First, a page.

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LOGAN UNIVERSITY Library Research Guides
The information literate student is able to:
cite the contributing work of others in their own information production;
contribute to scholarly conversation at an appropriate level, such as local online community, guided discussion, undergraduate research journal, conference presentation/poster session;
identify barriers to entering scholarly conversation via various venus;
critically evaluate contributions made by others in participatory information environments;
identify the contribution that particular articles, books, and other scholarly pieces make to disciplinary knowledge;
summarize the changes in scholarly perspective over time on a particular topic within a specific discipline;
recognize that a given scholarly work may not represent the only or even the majority perspective on the issue.
Logan Writing Center (LWC)
LWC can help with any stage of the writing process, from understanding the assignment to brainstorming to polishing a final draft.
Purdue Owl Online Writing Lab
This popular website is a go-to for students seeking help with general writing, subject-specific writing, research, and citations.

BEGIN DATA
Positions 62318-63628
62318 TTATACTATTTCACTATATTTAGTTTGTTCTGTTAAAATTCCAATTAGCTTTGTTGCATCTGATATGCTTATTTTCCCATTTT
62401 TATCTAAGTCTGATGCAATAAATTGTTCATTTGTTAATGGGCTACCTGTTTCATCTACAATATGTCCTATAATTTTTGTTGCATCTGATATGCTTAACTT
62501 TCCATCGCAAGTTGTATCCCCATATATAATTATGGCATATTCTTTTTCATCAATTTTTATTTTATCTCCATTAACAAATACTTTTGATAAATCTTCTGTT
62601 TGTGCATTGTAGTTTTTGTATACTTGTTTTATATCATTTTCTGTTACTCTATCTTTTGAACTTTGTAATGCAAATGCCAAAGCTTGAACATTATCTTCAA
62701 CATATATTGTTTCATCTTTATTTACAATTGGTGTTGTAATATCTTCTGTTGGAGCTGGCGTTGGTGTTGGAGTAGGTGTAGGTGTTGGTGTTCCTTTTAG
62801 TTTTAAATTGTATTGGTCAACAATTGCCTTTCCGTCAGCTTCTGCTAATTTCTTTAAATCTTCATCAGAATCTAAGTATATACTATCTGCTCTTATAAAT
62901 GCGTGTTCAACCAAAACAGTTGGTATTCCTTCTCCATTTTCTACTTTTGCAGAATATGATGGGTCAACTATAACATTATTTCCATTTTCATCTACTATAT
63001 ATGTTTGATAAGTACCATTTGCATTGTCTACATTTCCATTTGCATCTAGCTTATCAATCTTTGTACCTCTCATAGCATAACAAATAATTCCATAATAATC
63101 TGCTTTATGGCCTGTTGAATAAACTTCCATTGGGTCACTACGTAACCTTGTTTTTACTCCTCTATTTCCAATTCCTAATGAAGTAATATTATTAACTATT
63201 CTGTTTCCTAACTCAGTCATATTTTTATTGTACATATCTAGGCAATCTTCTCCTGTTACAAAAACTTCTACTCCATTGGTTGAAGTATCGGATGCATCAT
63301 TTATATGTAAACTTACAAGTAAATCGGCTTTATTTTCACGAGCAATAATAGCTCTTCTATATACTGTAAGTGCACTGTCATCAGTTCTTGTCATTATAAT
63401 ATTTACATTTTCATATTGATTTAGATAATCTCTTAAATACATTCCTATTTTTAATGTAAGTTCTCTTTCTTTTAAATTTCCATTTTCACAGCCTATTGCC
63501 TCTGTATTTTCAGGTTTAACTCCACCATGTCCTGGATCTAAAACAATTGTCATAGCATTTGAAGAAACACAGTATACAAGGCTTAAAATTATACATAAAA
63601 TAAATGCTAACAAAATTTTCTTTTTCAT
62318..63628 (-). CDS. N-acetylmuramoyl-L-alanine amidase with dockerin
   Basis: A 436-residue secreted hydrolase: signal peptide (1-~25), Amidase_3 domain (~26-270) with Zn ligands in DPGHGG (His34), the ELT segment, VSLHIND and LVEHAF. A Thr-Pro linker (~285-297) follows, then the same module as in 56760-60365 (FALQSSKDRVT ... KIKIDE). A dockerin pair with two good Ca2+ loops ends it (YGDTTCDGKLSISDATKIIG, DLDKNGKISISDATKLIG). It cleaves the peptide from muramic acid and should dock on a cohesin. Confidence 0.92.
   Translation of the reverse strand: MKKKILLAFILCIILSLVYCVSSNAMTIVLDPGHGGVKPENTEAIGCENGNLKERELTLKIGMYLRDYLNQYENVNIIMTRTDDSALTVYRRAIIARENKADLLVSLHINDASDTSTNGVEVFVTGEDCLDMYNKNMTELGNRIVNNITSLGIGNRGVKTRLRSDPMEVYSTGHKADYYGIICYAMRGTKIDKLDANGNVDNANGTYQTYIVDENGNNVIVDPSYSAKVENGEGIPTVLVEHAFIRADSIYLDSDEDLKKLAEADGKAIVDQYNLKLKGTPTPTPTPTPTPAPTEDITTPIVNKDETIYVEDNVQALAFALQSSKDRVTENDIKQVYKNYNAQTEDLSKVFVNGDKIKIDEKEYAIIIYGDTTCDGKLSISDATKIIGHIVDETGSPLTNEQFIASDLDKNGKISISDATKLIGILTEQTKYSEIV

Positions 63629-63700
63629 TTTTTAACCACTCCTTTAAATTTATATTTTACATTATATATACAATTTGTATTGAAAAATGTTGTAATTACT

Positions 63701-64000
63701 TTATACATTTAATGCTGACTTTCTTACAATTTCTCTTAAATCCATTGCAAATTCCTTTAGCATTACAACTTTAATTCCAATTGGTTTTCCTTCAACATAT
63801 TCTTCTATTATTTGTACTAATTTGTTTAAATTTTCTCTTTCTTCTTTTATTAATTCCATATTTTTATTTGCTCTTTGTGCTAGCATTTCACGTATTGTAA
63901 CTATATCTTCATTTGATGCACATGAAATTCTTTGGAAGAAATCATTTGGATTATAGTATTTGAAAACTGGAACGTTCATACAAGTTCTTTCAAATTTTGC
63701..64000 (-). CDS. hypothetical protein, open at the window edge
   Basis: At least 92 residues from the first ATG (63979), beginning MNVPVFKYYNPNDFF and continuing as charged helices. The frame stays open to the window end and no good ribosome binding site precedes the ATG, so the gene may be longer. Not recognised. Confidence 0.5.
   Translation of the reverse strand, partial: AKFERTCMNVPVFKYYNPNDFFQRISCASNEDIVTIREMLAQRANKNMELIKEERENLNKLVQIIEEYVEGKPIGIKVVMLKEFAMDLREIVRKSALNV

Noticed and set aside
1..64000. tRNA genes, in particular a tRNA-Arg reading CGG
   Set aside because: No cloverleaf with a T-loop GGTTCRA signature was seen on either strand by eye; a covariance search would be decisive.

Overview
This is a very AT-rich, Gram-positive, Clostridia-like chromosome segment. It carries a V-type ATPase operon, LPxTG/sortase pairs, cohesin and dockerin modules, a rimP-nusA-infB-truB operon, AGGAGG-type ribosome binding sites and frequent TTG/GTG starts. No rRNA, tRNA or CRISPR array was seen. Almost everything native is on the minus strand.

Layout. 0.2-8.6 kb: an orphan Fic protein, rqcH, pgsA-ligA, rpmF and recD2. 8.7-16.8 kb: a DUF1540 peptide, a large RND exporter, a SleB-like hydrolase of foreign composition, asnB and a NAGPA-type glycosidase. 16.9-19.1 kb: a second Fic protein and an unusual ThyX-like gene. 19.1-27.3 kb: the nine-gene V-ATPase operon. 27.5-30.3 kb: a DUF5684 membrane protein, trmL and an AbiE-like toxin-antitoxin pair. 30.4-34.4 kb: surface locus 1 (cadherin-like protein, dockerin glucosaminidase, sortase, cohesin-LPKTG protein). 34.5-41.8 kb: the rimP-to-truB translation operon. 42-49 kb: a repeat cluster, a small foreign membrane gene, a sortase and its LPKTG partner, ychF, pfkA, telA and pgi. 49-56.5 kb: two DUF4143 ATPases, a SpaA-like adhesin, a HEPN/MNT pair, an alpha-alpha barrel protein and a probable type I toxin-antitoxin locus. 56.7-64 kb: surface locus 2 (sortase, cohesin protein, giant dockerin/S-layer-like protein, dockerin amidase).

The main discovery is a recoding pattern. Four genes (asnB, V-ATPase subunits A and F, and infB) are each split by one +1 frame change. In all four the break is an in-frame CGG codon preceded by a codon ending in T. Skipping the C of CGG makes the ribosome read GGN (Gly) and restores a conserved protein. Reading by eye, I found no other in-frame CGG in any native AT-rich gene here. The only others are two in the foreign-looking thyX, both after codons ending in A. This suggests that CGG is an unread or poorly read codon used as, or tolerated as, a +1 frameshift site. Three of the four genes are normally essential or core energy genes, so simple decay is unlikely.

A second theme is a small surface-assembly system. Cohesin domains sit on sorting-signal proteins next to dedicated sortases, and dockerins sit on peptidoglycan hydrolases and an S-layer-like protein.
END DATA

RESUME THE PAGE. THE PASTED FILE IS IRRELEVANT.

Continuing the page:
Guide to Grammar and Style: Jack Lynch
User-friendly alphabetized list of topics ranging from grammar and punctuation to word choice, thesis statements, and transitions.
Information literate learners:
recognize they are often entering into an ongoing scholarly conversation and not a finished conversation;
seek out conversations taking place in their research area;
see themselves as contributors to scholarship rather than only consumers of it;
recognize that scholarly conversations take place in various venues;
suspend judgment on the value of a particular piece of scholarship until the larger context for the scholarly conversation is better understood;
understand the responsibility that comes with entering the conversation through participatory channels;
value user-generated content and evaluate contributions made by others;
recognize that systems privilege authorities and that not having a fluency in the language and process of a discipline disempowers their ability to participate and engage.